At the 2012 North American International Auto Show in Detroit, we got the first concrete results of the commitment that Sergio Marchionne made back in 2009 in exchange for getting a controlling interest in Chrysler. Dodge rolled out the Dart compact sedan, the first new product based on a Fiat platform. Unlike the ungainly, outgoing Caliber hatchback, the Dart was a four-door sedan that looked vaguely like a blend of the late lamented Neon and the recently refreshed Charger.
Arriving barely 30 months after Chrysler’s emergence from bankruptcy, the Dart certainly looked promising sitting on the show floor at Cobo Hall. Unfortunately, as is so often the case, appearances can be deceiving and once people actually got to drive the Dart, it got some decidedly so-so reviews. While sales of the Dart haven’t come close to challenging the segment leaders, Toyota Corolla, Honda Civic, Ford Focus or Chevy Cruze, it has done better than its predecessor. So what is the Dart like to live with? I spent a week finding out.
I personally have a long history with the Dodge Dart brand stretching back to late-1970s when my dad had a 1973 Dart Sport, among the most inappropriate trim levels of all time. That green Dart was powered by the wheezy but indestructible 225 cubic-inch slant six paired with a three-speed automatic transmission. It’s a good thing it didn’t have a lot of acceleration capability because the four-wheel drum brakes were nothing to write home about and the front torsion bar/rear leaf spring suspension was best described as weak.
On the other hand, today’s Dart is in most respects a thoroughly modern C-segment sedan. With a choice of three four-cylinder engines and manual or automatic six-speed transmissions driving the front wheels, this car is about as mainstream as it gets today. The overall proportions are attractive with a relatively large glass area that keeps the comparatively unadorned flanks from making it look too bulky. The 17-inch wheels are pushed out flush with the wheel arches to give the Dart a contemporary stance that is quite unlike that 1970s-era Dart that learned to drive in all those years ago.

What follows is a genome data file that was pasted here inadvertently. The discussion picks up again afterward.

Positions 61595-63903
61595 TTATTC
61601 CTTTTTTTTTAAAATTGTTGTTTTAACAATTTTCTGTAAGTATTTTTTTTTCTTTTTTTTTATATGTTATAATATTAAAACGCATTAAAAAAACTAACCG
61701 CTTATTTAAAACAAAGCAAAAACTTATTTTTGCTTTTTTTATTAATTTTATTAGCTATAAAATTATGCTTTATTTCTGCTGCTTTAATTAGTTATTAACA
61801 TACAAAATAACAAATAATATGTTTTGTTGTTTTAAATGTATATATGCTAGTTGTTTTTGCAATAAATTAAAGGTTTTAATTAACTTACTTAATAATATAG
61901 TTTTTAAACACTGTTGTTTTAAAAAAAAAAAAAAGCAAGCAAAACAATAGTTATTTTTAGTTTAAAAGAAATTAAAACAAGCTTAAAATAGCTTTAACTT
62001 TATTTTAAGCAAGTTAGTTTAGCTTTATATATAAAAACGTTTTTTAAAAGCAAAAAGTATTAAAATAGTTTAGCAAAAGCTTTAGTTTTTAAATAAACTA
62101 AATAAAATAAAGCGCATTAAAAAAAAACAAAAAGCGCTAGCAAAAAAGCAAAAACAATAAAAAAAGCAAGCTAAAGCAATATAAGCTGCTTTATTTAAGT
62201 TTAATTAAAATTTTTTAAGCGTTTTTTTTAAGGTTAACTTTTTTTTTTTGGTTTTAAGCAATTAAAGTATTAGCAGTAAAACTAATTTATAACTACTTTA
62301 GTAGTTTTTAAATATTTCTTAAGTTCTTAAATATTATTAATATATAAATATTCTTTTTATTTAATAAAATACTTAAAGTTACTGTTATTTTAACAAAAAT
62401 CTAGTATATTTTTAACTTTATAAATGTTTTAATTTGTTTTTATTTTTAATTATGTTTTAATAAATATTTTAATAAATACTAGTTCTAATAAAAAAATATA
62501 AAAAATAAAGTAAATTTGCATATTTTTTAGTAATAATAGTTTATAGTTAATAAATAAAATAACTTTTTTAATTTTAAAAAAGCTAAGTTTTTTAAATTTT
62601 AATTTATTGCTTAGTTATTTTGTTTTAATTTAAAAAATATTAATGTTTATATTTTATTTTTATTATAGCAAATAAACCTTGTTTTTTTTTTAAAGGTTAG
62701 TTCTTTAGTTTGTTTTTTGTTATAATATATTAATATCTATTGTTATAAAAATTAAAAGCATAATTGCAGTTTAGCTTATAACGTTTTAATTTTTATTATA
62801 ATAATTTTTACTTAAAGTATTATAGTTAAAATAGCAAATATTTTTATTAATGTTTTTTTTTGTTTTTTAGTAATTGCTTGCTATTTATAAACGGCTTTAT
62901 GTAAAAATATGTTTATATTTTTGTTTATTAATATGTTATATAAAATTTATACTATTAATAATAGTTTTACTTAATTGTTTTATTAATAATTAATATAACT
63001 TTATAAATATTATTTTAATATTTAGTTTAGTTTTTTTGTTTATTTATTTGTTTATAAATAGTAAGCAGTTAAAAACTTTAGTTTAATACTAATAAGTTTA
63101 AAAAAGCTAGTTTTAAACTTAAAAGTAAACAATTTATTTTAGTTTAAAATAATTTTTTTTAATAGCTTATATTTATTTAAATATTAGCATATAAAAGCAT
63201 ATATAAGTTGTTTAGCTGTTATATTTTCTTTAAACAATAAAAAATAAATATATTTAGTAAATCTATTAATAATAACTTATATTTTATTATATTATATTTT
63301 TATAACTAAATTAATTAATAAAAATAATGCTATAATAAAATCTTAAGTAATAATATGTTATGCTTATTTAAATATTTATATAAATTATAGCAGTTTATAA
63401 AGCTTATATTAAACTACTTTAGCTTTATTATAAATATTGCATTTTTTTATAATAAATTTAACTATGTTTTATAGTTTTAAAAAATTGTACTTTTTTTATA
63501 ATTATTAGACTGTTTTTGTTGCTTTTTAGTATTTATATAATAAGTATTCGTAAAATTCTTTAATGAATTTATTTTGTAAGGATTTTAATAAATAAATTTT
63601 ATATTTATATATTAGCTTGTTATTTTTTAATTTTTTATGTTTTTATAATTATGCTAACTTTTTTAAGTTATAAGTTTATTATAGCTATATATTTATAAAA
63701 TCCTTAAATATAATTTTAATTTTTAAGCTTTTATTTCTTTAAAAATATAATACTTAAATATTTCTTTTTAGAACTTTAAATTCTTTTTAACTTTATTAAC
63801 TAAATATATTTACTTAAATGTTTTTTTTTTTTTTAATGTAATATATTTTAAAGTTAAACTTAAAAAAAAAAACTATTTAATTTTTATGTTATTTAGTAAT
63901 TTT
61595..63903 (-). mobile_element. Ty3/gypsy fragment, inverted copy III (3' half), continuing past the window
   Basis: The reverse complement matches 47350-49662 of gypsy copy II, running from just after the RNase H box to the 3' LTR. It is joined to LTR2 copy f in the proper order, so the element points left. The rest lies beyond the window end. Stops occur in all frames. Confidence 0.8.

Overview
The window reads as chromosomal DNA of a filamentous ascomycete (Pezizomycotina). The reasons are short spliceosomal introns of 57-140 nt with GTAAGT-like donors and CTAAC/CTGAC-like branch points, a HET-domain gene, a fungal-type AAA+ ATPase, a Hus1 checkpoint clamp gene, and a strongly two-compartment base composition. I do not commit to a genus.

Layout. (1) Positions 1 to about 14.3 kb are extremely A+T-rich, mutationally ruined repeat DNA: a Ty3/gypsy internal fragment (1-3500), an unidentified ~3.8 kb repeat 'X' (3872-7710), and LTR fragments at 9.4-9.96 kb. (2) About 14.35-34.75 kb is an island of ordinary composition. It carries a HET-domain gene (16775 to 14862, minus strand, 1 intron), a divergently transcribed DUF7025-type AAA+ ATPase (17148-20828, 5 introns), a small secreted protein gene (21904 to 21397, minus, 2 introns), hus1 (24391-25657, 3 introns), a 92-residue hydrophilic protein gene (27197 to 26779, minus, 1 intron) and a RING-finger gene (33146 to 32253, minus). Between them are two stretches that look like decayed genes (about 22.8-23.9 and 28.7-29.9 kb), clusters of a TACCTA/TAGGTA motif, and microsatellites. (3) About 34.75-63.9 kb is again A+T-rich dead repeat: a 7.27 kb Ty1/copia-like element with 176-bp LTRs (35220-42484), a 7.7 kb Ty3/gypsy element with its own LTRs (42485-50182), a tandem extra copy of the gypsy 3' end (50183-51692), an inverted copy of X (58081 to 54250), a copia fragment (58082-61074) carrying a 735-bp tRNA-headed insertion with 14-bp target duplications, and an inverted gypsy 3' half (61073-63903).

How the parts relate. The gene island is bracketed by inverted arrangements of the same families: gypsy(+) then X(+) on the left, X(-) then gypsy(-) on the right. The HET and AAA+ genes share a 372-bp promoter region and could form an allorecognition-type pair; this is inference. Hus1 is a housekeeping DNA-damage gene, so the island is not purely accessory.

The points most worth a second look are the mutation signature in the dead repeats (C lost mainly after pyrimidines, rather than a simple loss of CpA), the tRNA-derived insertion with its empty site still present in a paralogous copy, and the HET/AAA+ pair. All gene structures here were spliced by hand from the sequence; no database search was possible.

As soon as the Chrysler engineers and designers got back to work after the company emerged from bankruptcy in July 2009, they immediately went to work refreshing the company’s entire lineup, particularly the hard plastic interiors that previous owners Daimler had saddled them with. Those updated vehicles hit the road within a year and Chrysler has been on an uphill trajectory ever since.
Unlike the decidedly cheap cabin of the old Caliber, the Dart is thoroughly competitive in terms of fit, finish and materials. The high-end Limited model I drove featured leather coverings on the seats, steering wheel and shifter and the dashboard was had a minimum of visible seams and no noticeable unfinished edges unlike Chryslers of the last decade.
Unfortunately, one of the biggest disappointments of this car was encountered as soon as I slipped inside. There’s no way around it, the front seats suck. They appear nice when you look at them, but sitting in them, it’s immediately apparent that they are too wide and flat and offer no lateral support to speak of. Also for some reason, Fiat seats are hinged at the front mounting point so when you adjust the height, the cushion ends up being angled downward and the driver gets little or no thigh support. One of the common complaints in the early Dart reviews was the handling when pushed to the limits, but with these seats you’ll be sliding around too much to worry about the handling. The back seat on the other hand is much better with ample head and leg room thanks to the 106.4-inch wheelbase.